By Raiza Giorgi

The baseball team at Santa Ynez Valley Union High School decided they wanted to do something for Jim Usher, who has been fighting pancreatic neuroendocrine cancer and underwent a liver transplant last year at Cedars Sinai Hospital in Los Angeles.

Usher is the father of baseball team member Ethan Usher and softball team member Maggie Usher.

“He fought so hard and it was very hard before the transplant. Jim still supported his kids, and his family showed great faith and strength of character during his battle,” said Coach Warren Dickey.

Los Angeles Dodgers third baseman Justin Turner visited Ryan Teixeira when he was battling leukemia at UCLA Medical Center.

The baseball team decided to sell pink wristbands to help support Usher, but instead of taking the $900 that they raised, he donated it to the 17 Strong Foundation, a nonprofit group that sends young adults with life-threatening illnesses on a “victory trip” of their choice.

17 Strong was created by the family of Ryan Teixeira of Arroyo Grande, who died in March from acute myeloid leukemia. He was known as a great baseball player who dreamed of playing in the big leagues. However, just after signing his baseball scholarship with Colorado Mesa University, he discovered the cancer and had to begin treatments.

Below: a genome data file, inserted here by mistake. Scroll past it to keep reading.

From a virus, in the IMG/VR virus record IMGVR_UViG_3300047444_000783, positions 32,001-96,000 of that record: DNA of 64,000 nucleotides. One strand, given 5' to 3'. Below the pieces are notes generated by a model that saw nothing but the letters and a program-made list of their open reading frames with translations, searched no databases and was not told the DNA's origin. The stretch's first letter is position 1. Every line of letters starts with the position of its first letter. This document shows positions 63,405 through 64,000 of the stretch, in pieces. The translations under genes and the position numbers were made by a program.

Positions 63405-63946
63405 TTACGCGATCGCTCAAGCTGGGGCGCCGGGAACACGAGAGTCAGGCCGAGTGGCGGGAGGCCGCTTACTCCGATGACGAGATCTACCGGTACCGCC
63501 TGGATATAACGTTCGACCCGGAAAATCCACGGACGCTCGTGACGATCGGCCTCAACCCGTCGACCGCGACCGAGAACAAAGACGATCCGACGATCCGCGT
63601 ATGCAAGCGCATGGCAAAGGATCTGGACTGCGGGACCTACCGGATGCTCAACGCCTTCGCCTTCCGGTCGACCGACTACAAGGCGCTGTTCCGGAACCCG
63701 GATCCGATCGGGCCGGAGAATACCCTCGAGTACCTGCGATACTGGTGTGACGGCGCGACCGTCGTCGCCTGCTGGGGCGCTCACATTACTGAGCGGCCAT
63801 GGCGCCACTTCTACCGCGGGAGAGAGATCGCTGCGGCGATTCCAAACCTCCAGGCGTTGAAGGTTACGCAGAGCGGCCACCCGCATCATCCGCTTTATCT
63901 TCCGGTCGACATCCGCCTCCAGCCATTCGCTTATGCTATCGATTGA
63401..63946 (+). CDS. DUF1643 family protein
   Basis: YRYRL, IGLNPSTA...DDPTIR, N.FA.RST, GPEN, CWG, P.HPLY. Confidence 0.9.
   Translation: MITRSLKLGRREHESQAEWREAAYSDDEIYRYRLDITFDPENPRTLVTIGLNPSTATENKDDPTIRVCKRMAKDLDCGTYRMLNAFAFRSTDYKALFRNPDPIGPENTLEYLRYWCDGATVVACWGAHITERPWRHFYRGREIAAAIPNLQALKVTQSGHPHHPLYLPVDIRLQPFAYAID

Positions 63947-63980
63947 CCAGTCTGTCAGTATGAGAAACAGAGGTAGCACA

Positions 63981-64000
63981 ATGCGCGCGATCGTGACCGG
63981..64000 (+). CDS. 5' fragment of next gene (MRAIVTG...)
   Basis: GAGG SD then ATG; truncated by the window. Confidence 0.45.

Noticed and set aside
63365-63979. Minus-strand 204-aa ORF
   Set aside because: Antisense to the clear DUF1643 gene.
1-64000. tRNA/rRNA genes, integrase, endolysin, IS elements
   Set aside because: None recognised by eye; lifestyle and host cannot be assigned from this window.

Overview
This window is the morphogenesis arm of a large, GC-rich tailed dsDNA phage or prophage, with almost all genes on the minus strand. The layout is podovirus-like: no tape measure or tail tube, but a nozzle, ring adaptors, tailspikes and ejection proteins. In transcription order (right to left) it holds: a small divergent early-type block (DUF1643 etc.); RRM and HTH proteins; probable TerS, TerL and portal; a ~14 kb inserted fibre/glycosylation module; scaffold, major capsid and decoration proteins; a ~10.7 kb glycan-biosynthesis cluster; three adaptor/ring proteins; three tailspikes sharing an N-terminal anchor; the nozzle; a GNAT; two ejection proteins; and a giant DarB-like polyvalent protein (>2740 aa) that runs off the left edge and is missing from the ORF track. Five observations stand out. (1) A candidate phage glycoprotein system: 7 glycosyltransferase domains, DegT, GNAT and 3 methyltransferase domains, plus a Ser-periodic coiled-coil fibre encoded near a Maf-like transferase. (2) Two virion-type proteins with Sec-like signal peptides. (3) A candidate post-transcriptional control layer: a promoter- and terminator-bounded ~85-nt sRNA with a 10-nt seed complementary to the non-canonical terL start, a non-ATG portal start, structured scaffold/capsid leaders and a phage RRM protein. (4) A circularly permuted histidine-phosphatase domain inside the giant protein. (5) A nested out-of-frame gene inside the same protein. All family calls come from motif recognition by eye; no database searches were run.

After battling and overcoming a large tumor in his leg in 2015, Teixeira officially started his college baseball career in January 2016. Later that year he started not feeling well and he found out he had leukemia, which was a side effect of the treatment for the sarcoma. He was flown back to UCLA Medical Center and had to have more treatments and a bone marrow transplant.

He decided he wanted to encourage and inspire others, and so 17 Strong was born.

Teixeira was ecstatic when Justin Turner, third baseman of the Los Angeles Dodgers, visited him and participated in the “17 Strong Whipped Cream Challenge,” which began July 2 and has made its way around San Luis Obispo County, the country, and even internationally. It’s also been seen across Major League Baseball.

“Ryan was an unbelievable competitor on the field and proved also to be one as he fought cancer. The baseball community is pretty tight here on the Central Coast and we honor his memory. The donation is just a small way this team could help out a bigger cause,” Dickey said.

The coach added that he is very proud of his team and the way the players saw a need to help others.

The victory trips are designed for young adults who are recovering from a catastrophic disease who might not qualify for other programs such as the Make a Wish Foundation. The trips range from theme park visits to cruises, concert or travel within the United States.

For more information on the foundation, log onto